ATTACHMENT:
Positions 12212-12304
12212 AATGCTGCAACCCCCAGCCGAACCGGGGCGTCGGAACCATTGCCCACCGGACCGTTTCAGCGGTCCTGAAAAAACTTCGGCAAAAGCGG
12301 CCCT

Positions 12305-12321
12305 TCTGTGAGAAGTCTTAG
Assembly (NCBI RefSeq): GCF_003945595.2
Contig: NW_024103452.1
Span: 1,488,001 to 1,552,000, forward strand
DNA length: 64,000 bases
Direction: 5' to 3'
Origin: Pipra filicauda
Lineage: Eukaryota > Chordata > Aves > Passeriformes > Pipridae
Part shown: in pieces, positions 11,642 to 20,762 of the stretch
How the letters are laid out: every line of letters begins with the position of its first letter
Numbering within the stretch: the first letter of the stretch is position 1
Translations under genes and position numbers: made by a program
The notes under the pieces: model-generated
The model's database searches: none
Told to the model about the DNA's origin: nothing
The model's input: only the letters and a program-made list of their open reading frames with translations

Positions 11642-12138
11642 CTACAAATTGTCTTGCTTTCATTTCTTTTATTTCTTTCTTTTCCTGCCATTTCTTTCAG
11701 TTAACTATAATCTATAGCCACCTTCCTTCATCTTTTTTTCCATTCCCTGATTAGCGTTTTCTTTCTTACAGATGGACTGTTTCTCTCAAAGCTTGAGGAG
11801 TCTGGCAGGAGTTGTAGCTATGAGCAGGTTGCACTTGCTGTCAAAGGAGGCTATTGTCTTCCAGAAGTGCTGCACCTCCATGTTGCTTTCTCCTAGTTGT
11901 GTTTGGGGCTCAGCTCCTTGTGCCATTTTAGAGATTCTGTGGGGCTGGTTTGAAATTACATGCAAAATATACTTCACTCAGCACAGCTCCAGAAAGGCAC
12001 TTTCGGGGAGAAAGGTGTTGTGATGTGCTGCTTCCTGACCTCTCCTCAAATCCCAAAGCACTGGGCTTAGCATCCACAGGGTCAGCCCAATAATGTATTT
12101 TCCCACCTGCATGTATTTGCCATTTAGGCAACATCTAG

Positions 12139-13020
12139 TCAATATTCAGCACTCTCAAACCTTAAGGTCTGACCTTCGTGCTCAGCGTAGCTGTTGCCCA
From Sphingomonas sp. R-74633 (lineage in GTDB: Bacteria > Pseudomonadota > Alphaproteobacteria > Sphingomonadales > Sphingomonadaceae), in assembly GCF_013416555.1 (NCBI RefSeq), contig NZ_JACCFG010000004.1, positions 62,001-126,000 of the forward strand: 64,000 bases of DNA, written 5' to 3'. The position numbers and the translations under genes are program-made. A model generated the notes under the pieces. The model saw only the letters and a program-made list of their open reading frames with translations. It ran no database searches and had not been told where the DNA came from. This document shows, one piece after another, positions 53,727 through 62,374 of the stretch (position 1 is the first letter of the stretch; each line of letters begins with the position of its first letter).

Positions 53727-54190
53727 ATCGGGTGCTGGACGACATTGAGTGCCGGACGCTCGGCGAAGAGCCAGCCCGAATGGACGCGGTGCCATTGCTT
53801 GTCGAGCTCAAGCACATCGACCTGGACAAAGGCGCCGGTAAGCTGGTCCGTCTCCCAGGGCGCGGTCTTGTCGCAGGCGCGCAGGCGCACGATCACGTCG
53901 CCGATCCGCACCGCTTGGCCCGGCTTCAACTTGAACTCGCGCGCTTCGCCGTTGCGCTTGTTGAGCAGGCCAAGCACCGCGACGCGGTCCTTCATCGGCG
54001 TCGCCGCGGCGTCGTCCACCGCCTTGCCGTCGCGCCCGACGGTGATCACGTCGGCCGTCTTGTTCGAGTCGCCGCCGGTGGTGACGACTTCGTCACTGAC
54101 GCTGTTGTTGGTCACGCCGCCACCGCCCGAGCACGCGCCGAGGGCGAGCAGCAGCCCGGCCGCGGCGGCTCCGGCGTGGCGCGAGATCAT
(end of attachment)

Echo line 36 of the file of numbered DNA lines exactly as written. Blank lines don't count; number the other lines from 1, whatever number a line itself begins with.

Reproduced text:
54101 GCTGTTGTTGGTCACGCCGCCACCGCCCGAGCACGCGCCGAGGGCGAGCAGCAGCCCGGCCGCGGCGGCTCCGGCGTGGCGCGAGATCAT